Nvidia Announces Shield Tablet. But Will Gamers Buy it?
Last summer, graphics chip maker Nvidia released the Shield, an all-in-one portable Android console and controller whose main trick was being able to stream games from your PC over local Wi-Fi. Today, Nvidia’s back with a new gaming device – the Shield Tablet – and at $299, it might be the best Android tablet available for gamers. The question, of course, is whether there are any gamers who will want to pay around $400 for the full package.
First, the basics: the base model of the Shield Tablet costs $299 alone, and boasts an Nvidia Tegra K1 GPU, a mighty powerful graphics chip, paired with a 2.2 GHz ARM Cortex CPU and 2 GB of RAM, all pumping into an 8-inch display with 1080p HD. These are beefy specs for any tablet, and considering this thing is built for gaming, there’s no question it’ll be able to handle just about whatever someone throws at it. The $299 model offers 16 GB of internal storage and Wi-Fi capability, while a hundred dollars more will double the internal storage and also provide 4G LTE data capabilities. No details are offered about data plans, though I think these days most carriers will offer plans for tablets you bring to their services. And hey! It also comes with a nice little stylus.
But if you want to actually play games, you’ll probably want to get the Shield Controller, which connect with the tablet via Wi-Fi Direct for “incredibly low latency and superior performance compared top standard Bluetooth controllers.” Each one – the Shield Tablet supports up to four at a time – will set you back $59.99. Then, if you want to stand the tablet up, you’ll also need the Shield Tablet Cover, which is another $39.99. It works like the magnetic covers for the iPad in that it doubles as a multi-angle stand. And, really, you should always have a cover for your tablet to protect the screen, right? But all together, we’re talking – minimum, and without tax – $400 for an Android tablet.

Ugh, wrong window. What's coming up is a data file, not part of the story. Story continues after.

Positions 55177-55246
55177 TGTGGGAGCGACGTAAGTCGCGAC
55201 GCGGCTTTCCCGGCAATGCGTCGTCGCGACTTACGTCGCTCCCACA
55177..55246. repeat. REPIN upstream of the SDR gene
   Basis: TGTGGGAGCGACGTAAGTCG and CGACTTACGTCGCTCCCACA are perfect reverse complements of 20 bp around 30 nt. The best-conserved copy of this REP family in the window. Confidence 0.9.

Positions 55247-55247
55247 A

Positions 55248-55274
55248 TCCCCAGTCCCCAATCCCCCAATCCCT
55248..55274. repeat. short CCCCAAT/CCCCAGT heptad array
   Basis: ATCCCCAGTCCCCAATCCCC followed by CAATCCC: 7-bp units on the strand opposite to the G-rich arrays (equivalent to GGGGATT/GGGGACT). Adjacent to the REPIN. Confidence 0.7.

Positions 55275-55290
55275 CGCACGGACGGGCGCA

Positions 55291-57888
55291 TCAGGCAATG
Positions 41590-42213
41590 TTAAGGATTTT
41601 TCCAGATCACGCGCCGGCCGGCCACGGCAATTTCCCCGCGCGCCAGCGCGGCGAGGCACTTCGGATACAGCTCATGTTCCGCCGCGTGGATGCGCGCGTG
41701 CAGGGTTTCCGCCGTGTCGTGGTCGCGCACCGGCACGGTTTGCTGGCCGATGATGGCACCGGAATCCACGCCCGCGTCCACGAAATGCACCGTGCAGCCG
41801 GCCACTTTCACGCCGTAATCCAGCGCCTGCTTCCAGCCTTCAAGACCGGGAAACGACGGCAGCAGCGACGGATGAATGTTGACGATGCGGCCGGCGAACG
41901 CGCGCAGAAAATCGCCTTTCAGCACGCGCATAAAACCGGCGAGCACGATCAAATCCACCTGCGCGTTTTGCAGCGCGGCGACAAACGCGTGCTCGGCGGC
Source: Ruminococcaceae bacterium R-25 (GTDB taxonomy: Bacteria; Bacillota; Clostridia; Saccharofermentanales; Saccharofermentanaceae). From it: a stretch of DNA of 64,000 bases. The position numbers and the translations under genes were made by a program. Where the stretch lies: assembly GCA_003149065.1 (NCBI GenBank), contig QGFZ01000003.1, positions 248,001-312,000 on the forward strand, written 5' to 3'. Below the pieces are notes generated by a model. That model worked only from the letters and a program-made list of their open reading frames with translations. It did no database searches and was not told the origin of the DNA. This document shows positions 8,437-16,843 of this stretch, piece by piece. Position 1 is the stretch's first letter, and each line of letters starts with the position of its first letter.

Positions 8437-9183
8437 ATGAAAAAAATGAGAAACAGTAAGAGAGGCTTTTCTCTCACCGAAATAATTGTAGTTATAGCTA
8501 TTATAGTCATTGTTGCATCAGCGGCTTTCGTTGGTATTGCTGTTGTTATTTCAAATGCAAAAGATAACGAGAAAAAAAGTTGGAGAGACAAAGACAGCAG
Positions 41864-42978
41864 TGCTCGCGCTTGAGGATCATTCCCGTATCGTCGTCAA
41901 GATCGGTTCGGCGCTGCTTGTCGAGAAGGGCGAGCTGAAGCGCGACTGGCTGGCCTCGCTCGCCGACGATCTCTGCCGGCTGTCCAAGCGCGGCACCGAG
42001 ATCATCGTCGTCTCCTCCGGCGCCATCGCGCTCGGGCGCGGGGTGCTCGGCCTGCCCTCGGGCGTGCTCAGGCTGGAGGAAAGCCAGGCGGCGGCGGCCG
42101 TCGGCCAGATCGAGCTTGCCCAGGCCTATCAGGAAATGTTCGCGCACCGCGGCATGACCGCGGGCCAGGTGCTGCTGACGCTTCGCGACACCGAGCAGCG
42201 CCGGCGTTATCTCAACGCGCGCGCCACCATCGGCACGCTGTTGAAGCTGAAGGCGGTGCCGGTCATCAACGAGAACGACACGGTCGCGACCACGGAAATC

Nvidia has done a decent job of positioning this as a viable gaming option, though. It supports Wi-Fi streaming of all your PC games. You can also plug the Shield Tablet into your television via HDMI, and it’s struck a deal with Valve for Android ports of classic PC games like Half-Life 2 and Portal, both of which are exclusive to Nvidia’s gaming devices. The Shield Tablet adds another game to the mix, with Trine 2 pre-loaded.
At the end of the day, though, we’re talking $400 for an Android tablet that plays Android games. Ouya and GameStick seemed like they would usher in a low-priced gaming revolution with their inexpensive micro-consoles, but gamers have by and large ignored them, and subsequently forgotten that they even exist. Why should Nvidia’s more expensive Android tablet succeed where those other devices failed?
Sure, the Shield Tablet is way more powerful, and thus, more capable of offering high performance games. And with so much power under the hood, the Nvidia Shield could be the anti-iPad. But at the end of the day, the Nvidia Shield is a pricey device that doesn’t seem to offer much must-have capabilities. I wouldn’t turn one down if someone gifted it to me, but I can think of a few great gaming options that cost around the same amount (like a PlayStation 4? Or an Xbox One?) that will offer much more utility and longevity.
Maybe I’m missing something important, but it seems like the Shield Tablet might be too niche to enjoy a healthy life. I wouldn’t be too surprised if this was Nvidia’s last foray into making devices. That said, I could be wrong! Does the Shield Tablet get you excited?
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